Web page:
by Simone Zelitch
It is 1988. Judit Klemmer is a filmmaker who is assembling a fortieth-anniversary official documentary about the birth of Judenstaat, the Jewish homeland surrendered by defeated Germany in 1948. Her work is complicated by Cold War tensions between the competing U.S. and Soviet empires and by internal conflicts among the "black-hat" Orthodox Jews, the far more worldly Bundists, and reactionary Saxon nationalists, who are still bent on destroying the new Jewish state.
But Judit's work has far more personal complications. A widow, she has yet to deal with her own heart's terrible loss--the very public assassination of her husband, Hans Klemmer, shot dead while conducting a concert.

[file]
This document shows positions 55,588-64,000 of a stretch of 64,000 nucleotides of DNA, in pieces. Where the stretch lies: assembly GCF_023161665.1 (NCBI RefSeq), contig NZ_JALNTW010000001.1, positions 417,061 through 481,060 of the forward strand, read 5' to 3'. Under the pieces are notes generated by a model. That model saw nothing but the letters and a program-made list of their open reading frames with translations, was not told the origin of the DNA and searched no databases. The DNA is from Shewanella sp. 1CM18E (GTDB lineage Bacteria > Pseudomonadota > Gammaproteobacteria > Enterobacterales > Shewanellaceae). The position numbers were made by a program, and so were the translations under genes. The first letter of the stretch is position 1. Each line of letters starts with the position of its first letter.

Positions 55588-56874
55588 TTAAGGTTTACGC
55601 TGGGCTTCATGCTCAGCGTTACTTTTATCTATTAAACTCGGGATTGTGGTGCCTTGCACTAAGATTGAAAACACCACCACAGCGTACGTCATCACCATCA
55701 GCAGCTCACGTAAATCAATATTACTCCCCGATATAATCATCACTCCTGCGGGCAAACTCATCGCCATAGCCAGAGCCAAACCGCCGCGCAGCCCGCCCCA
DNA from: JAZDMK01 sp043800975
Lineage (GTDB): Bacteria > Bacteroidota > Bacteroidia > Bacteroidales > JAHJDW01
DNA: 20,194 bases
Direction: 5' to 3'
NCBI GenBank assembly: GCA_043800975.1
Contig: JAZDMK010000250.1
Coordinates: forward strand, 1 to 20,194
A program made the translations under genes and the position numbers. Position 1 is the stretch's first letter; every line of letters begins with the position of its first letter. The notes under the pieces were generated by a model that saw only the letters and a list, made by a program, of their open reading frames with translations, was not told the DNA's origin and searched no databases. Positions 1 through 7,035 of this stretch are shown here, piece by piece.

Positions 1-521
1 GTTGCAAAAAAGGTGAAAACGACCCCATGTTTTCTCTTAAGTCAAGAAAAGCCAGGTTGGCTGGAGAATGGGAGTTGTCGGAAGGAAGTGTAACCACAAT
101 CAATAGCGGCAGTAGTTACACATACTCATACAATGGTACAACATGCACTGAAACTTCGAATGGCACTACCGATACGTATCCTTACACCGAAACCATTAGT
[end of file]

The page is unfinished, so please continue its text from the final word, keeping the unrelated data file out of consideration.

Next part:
Then a shadowy figure slips her a note, with new and potentially dangerous information about her famous husband's murder. Then the ghost steps in...
“Judenstaat uses the technique of alternate history to offer biting commentary on modern Israel, on the post–Cold War era in which we live, and on religion and nationhood.” —Cory Doctorow, coeditor of Boing Boing and author of Radicalized and Little Brother
“Israel in Europe! What a rich, provocative idea—and what a writer to take it on, with the imagination, heart, and depth it deserves.” —Terry Bisson, author of Any Day Now
About the Author:
The author of several historical novels ranging from medieval England, to World War II Budapest, to the Jim Crow American South, Simone Zelitch is a Peace Corps veteran who teaches writing at the Community College of Philadelphia.